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Author Topic: Cant Cove (and Penmayne)  (Read 636558 times)

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Offline port perran

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Re: Cant Cove (and Penmayne)
« Reply #5700 on: February 23, 2019, 09:49:45 AM »
Having arrived at Wadebridge, 30313 will retire to the shed for servicing whilst the  scratch set is worked forward to Trepol Bay behind one of the local 45xx prarie tanks.
The train is in reverse formation having arrived at Wadebridge (via West Junction). It then departs in the same direction heading for Trepol Bay.
A local aerial photographer tracked the train which is seen here passing Wadebridge depot (with another prarie and an N mogul in residence) shortly after passing  West Junction.
93785581-C534-46EE-9066-D8E75E7CEB90 by martin scane, on Flickr

And here is the train on arrival into Platform 2 at Trepol Bay station.
71E0B0A8-0FA9-417B-BAF2-AE74ADEF558C by martin scane, on Flickr
If it looks right then it most probably is right.


Offline Chris in Prague

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Re: Cant Cove (and Penmayne)
« Reply #5701 on: February 23, 2019, 10:10:41 AM »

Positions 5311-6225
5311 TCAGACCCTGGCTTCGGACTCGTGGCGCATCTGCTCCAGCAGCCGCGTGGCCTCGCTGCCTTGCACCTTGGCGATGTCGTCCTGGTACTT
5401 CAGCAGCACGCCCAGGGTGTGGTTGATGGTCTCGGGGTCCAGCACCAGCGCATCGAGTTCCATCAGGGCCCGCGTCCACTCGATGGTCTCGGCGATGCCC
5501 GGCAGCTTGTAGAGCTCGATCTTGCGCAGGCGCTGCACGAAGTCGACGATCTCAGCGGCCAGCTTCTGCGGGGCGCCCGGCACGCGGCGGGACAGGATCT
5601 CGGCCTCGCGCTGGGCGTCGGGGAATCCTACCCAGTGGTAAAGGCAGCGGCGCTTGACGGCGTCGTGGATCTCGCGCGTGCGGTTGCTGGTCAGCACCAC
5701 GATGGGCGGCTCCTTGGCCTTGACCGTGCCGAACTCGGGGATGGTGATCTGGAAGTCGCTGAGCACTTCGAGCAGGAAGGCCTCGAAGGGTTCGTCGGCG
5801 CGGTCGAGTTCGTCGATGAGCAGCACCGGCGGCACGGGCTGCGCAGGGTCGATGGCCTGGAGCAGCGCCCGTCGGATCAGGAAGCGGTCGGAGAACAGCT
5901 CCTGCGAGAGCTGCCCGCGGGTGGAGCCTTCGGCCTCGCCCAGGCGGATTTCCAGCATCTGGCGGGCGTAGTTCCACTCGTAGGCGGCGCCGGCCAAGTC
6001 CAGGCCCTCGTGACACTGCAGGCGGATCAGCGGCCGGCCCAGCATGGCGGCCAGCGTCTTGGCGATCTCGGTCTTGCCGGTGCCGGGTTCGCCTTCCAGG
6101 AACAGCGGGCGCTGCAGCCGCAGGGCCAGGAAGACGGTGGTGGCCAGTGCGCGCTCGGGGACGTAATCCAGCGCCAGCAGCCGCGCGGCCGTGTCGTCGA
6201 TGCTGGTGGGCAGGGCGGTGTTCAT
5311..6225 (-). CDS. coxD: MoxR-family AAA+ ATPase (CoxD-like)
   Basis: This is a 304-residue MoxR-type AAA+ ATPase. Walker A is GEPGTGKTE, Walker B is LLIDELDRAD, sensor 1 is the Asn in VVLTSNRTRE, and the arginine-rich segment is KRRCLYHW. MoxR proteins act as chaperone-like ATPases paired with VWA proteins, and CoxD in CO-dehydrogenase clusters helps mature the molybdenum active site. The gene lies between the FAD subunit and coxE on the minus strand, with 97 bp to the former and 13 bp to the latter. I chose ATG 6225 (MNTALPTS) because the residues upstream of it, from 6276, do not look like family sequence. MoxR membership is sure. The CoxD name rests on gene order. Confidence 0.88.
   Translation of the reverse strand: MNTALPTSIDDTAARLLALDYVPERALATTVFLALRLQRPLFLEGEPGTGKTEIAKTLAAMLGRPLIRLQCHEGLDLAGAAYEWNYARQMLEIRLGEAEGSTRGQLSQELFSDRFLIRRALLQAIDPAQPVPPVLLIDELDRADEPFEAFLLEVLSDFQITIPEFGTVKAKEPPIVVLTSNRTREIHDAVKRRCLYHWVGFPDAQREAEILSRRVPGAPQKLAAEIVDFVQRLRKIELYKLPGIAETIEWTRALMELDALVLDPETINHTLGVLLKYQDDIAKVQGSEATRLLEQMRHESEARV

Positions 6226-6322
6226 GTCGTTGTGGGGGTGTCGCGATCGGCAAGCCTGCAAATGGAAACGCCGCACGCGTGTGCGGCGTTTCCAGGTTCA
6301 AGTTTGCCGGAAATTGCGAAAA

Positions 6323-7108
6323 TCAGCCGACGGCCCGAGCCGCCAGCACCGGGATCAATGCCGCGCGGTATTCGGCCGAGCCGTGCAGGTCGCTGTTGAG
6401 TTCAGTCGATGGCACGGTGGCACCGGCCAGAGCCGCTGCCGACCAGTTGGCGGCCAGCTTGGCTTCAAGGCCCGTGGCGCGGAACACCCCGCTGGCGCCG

Many thanks, Martin, for these excellent photos. Craig Avery is notorious for flying very low over the River Camel in his Tiger Moth biplane. He is a retired Hollywood stunt pilot trained by Albert Paul Mantz (August 2, 1903 – July 8, 1965), known as Paul Mantz, a noted air racing pilot, movie stunt pilot and consultant from the late 1930s until his death in the mid-1960s. Fortunately, Cant Cove's official photographer, John Prynne, Chief Accountant of the "Castle Estates" is well used to Craig's flying. It seems that his (anonymous) colleague has been brave enough to accept Craig's offer to take him up for some photos., too.

The train's guard was most put out by not having any suitable accommodation, having to ride in the end corridor section of the Maunsell. However, he was promised that, at Trepol Bay, a suitable brake end coach would be added for the return trip! (The 'Fat Controller', from BR Plymouth HQ, was confidently believed nowhere near . . .)